Are you installing new hardwood floors? Maybe you’re doing some repairs and can’t figure out how to get the floors out against the wall? We know cutting the hardwood floor near or right up to a wall can be tricky. In this post, we’ll show you all the different tools you can use to make this project easier!
To cut hardwood floor near a wall, follow these steps:
- Clean all debris from the area
- Wear safety glasses and gloves
- Use a toe-kick saw to cut right at the wall (maximum 3/4 inch depth)
- Use an oscillating saw to cut the corners
Although it can seem like an impossible task, cutting the hardwood floor right next to the wall is much easier than it seems. There are tools that have been designed for that task, and we’ll go over them in this post. You’ll be able to finish your project with ease and peace of mind!
How to Cut Hardwood Near Walls
Always, always, always wear safety glasses or a safety mask when using power tools! Wear comfortable, close-fitting gloves and clothing to keep your arms, legs, and torso protected. Stray wood chips and metal fragments can shoot up unexpectedly from a power tool.
Keep your work area clean
Be sure that the area is completely clear of debris before starting; a clean work area is a safe work area. Keep the area clean while you work, and remove all loose pieces away from the blade.
Now, choose your tools. There are several options for cutting hardwood near walls; we’ll go over all the options now.
What saw to use to cut close to the wall?
There are so many different options and ways to cut hardwood near the wall! Afterward, you’ll be able to decide which tool you want to use. We’ve provided the best options here, along with the pros and cons of each one.
Technically, a toe-kick saw was designed for cutting under the toe-kick of cabinets, hence the name. But it’s so safe and easy to use that many people prefer it for the entire project. It cuts almost entirely flush to the wall and is pre-set to cut only 3/4 inch deep, a typical depth for most hardwood floors.
A toe-kick saw can range from less than $100 to over $300. The blades can be found online.
A basic toe-kick saw, easy to use and inexpensive. See it on Amazon here.
- Easy to use
- Cuts flush to the wall, including under cabinet ledges
- Simple and safe for beginners
- Specialized for one type of use
- It only cuts 3/4 inch deep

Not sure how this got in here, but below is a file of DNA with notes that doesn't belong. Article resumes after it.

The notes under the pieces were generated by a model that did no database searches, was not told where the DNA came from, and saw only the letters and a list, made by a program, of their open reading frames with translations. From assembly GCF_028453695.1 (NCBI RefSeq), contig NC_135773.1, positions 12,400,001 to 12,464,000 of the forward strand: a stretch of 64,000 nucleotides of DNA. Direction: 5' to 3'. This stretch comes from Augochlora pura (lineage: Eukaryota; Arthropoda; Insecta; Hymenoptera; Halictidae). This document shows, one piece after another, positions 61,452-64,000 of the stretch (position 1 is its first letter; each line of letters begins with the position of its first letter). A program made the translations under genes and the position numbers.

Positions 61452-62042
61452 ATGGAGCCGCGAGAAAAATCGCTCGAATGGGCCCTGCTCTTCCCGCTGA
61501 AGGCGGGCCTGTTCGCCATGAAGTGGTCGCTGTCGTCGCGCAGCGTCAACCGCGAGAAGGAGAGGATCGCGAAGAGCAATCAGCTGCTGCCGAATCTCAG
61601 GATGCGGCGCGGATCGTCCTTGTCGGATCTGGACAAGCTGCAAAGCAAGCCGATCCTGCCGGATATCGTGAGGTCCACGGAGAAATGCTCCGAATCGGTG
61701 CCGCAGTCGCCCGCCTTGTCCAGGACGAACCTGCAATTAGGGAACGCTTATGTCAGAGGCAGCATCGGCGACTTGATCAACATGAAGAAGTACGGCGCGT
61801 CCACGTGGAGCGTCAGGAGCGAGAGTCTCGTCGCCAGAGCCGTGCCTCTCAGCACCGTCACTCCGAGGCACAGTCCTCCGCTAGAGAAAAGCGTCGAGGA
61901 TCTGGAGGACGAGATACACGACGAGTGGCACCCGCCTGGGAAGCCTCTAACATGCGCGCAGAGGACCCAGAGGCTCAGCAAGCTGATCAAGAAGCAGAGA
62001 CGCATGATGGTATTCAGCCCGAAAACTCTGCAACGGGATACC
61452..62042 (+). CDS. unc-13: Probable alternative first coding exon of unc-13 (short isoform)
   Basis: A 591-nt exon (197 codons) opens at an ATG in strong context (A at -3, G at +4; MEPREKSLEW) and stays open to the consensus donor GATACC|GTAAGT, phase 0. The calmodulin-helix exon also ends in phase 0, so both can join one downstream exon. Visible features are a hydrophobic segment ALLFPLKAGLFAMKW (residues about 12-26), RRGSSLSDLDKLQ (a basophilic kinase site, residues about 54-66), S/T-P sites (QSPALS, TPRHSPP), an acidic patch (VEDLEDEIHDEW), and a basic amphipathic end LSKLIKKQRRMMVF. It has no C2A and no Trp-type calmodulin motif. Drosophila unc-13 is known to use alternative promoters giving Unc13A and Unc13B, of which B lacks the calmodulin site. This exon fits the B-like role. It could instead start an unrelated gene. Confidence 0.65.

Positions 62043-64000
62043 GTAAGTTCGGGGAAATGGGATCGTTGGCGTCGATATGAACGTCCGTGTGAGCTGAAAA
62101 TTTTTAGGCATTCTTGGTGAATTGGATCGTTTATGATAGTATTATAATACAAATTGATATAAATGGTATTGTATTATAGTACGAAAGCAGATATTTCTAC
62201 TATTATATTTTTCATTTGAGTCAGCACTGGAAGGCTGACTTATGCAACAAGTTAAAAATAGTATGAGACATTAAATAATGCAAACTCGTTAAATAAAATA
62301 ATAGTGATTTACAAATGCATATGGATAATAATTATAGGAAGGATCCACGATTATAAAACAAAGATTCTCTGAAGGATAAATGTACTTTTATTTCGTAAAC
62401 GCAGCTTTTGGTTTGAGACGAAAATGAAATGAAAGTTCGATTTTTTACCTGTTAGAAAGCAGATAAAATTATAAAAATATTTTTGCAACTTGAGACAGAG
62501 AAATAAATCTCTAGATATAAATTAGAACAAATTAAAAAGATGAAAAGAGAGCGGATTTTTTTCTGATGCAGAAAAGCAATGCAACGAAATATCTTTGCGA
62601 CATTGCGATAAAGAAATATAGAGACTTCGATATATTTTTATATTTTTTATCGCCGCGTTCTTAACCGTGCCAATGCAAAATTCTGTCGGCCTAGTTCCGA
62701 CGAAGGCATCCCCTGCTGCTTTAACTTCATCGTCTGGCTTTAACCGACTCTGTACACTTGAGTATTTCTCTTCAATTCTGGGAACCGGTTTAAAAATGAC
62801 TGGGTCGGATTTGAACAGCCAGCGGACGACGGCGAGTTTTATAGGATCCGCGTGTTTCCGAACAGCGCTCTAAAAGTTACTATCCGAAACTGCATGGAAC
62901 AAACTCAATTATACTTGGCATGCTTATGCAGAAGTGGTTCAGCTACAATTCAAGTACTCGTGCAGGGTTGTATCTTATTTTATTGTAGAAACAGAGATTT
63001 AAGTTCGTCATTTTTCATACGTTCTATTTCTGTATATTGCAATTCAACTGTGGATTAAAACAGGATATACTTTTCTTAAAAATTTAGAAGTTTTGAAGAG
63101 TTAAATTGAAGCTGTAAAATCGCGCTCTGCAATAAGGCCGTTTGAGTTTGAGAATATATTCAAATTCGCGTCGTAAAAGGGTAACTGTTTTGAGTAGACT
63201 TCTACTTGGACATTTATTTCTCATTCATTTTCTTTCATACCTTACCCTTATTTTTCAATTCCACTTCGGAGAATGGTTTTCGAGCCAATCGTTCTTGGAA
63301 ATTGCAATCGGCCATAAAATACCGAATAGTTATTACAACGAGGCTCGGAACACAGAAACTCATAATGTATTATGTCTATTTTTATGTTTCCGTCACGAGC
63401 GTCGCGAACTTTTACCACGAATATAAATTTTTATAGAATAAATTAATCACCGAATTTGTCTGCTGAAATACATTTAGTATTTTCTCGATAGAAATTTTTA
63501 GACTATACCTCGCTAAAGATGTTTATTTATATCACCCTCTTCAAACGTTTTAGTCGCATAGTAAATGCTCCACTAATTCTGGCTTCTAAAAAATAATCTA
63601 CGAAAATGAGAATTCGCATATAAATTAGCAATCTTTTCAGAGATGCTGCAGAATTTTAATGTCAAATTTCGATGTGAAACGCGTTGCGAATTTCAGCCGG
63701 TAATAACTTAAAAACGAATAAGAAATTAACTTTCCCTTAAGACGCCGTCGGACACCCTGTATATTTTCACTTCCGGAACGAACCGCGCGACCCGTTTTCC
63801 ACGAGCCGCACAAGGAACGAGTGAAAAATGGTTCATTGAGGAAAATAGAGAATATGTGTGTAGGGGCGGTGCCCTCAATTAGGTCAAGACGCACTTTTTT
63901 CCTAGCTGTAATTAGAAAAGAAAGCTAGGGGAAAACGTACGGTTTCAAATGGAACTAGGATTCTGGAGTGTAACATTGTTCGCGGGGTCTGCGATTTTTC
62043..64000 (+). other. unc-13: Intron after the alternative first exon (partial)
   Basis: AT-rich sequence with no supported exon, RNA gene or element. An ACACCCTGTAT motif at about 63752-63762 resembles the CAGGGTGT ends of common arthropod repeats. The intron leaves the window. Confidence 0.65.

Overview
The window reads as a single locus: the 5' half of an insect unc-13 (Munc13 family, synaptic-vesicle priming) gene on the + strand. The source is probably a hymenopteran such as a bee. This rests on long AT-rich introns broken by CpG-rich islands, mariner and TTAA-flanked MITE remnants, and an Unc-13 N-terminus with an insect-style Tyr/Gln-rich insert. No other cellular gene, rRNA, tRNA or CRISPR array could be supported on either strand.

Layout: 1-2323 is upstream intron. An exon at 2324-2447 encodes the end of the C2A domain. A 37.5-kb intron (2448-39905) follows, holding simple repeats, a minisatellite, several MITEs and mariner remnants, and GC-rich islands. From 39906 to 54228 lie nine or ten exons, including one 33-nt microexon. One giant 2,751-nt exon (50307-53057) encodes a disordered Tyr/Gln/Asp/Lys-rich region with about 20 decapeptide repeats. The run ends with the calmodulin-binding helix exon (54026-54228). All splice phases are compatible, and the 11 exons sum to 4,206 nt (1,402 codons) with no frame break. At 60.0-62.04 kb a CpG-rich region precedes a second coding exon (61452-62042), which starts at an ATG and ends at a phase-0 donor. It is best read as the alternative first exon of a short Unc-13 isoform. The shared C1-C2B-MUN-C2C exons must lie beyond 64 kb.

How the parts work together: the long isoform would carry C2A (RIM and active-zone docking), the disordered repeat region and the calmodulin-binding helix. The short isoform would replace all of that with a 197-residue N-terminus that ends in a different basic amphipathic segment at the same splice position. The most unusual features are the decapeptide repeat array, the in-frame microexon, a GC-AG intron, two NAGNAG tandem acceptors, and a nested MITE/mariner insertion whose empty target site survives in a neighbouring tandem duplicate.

- Can not cut into corners
A multi-tool, or oscillating saw, will do the same job as a toe-kick saw. It is used free-hand, so it’s a bit more challenging to wield and doesn’t guard you against going beyond the 3/4 inch depth of most hardwood floors.
The big bonuses about using this tool, instead of - or along with - the toe-kick saw, are:
- You can change the type of blade. This enables you to cut into the corners, as well as flush along the wall.
- The blade cuts up to 1.5 inches deep, allowing you to cut through thicker wood if needed.
A multi-tool, priced anywhere from $100 to $300, is one of the most popular hand-held power tools due to its multi-adaptability.
See this popular one on Amazon.
- It cuts right at the wall
- Multiple accessories for different applications
- It can be used to cut into corners using a different blade
- You can cut wood deeper than 3/4 inches
- The free-hand operation may be harder for first-time users
- Does not have an adjustable depth guard
Multi-tool replacement blades for flush-cutting along walls. See them on Amazon.
Another tool that can be used for cutting hardwood near a wall is the Jamb-saw. It was designed to eliminate removing or damaging the bottom of door jambs. However, it’s such a simple, hand-held tool that it’s become quite popular to vertically cut hardwood floors near a wall.
This type of saw is about $160 - $240. The replacement blades are more expensive but easy to find online.
This Jamb-saw is powerful enough for professionals. See it on Amazon.
- Designed for horizontal door-jamb cuts but can be used vertically
- Powerful enough for professionals
- It cuts very closely to the wall
- Safe to use for beginners
- Includes depth guard
- Replacement blades are expensive